“Unilever, the global corporation that owns the Ben & Jerry’s brand, recently announced that it has started the construction of a Paques bio-digester at its Ben & Jerry's ice cream factory in Hellendoorn, the Netherlands,” Beth Buczynski of Crisp Green writes. “Unilever opted for a new type of bio-digester, the BIOPAQ AFR (Anaerobic Flotation Reactor), in which 24 quadrillion – or 24,000,000,000,000,000 – natural micro-organisms ‘eat’ waste products and convert them into biogas.”
The bio-digester is expected to cover “40% of the factory’s green energy requirements.”
Construction started on this new bio-digester in Fall 2010 and it is supposed to be operational by mid-2011. Unilever is one of the first companies to use this new type of bio-digester, which is unique in that oil and fat can be treated and “digested” in a single compact reactor rather than having to be separated and then go through multiple processing stages.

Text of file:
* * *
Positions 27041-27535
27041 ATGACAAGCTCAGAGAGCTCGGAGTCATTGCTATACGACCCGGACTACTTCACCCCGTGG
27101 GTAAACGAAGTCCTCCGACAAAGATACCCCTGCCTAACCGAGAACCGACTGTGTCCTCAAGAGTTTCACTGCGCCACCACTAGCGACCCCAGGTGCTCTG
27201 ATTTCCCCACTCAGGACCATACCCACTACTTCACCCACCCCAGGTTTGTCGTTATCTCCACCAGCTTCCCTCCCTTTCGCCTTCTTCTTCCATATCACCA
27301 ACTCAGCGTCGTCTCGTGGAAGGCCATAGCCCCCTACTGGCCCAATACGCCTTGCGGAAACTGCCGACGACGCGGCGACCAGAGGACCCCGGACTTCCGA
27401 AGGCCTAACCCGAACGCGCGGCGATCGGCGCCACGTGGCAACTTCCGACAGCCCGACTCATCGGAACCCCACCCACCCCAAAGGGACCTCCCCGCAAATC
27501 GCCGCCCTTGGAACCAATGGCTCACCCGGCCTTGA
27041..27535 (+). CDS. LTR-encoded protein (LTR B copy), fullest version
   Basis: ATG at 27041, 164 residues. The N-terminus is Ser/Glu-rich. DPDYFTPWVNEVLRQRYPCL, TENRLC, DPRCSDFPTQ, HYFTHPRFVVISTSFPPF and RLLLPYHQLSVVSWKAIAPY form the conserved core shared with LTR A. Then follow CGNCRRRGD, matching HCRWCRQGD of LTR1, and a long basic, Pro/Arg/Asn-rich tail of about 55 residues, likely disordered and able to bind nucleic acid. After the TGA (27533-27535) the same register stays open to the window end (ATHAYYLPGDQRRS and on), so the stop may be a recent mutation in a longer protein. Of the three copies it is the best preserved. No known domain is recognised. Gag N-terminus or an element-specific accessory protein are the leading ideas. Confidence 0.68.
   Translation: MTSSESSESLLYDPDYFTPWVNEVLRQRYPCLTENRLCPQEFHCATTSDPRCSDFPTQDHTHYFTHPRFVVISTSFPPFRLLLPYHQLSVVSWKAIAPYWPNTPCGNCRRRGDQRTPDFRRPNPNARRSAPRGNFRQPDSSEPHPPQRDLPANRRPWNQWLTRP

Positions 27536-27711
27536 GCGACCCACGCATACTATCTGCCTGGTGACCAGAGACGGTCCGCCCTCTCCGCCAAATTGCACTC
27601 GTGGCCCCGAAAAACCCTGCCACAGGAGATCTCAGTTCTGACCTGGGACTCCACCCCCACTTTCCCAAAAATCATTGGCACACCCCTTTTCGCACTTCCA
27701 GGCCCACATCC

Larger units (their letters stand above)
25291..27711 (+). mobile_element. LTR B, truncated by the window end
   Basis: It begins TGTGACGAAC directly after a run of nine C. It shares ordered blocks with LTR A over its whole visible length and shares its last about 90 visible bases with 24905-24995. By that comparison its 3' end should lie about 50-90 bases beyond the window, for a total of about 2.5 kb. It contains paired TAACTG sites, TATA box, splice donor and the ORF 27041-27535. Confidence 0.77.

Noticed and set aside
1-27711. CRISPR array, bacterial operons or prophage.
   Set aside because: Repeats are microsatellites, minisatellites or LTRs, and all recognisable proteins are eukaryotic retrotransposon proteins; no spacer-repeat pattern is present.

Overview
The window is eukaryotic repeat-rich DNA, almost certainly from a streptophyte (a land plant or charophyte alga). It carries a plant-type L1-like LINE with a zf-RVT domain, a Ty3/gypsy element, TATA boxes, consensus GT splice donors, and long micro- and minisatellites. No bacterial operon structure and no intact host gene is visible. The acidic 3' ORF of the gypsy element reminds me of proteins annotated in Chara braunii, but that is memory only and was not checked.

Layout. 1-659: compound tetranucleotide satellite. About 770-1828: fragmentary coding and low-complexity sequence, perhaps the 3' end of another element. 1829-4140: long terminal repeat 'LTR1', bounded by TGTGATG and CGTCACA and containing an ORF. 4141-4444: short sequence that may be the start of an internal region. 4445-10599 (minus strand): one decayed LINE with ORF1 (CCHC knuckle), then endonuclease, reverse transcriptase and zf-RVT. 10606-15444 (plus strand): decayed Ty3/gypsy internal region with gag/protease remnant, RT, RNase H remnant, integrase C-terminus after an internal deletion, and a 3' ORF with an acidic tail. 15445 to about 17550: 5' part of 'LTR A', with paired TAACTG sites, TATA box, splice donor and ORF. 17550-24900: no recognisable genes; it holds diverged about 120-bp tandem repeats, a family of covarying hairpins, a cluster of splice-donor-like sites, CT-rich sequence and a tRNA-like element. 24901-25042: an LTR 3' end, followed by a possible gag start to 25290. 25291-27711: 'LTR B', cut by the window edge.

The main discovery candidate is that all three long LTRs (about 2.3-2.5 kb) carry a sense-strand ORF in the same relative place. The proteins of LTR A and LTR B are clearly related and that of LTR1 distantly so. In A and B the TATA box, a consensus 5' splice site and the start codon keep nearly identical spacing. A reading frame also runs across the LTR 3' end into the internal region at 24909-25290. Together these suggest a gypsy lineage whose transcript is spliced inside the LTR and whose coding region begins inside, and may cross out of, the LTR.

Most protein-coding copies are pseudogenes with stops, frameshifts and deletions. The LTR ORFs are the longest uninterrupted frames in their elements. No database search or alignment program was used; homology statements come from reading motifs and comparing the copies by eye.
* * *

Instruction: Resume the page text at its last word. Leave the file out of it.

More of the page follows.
Ben & Jerry Opposing Citizens United Ruling
While Ben Cohen and Jerry Greenfield, the founders of Ben & Jerry’s, may not be involved in such decisions anymore, it is good to see the company is keeping a bit of an innovative green focus. Meanwhile, Ben and Jerry are constantly on the leading edge of other important matters. They are apparently working hard to oppose the controversial Citizens United Supreme Court ruling that gives companies even more influence over politicians in the U.S. now. Yes, businessmen Ben and Jerry understand the problems with giving too much power to businesses and oppose this undemocratic decision. Here’s more from the Wall Street Journal:
Anyway, good to see that both the company and the founders are working to improve our world a bit in their own ways.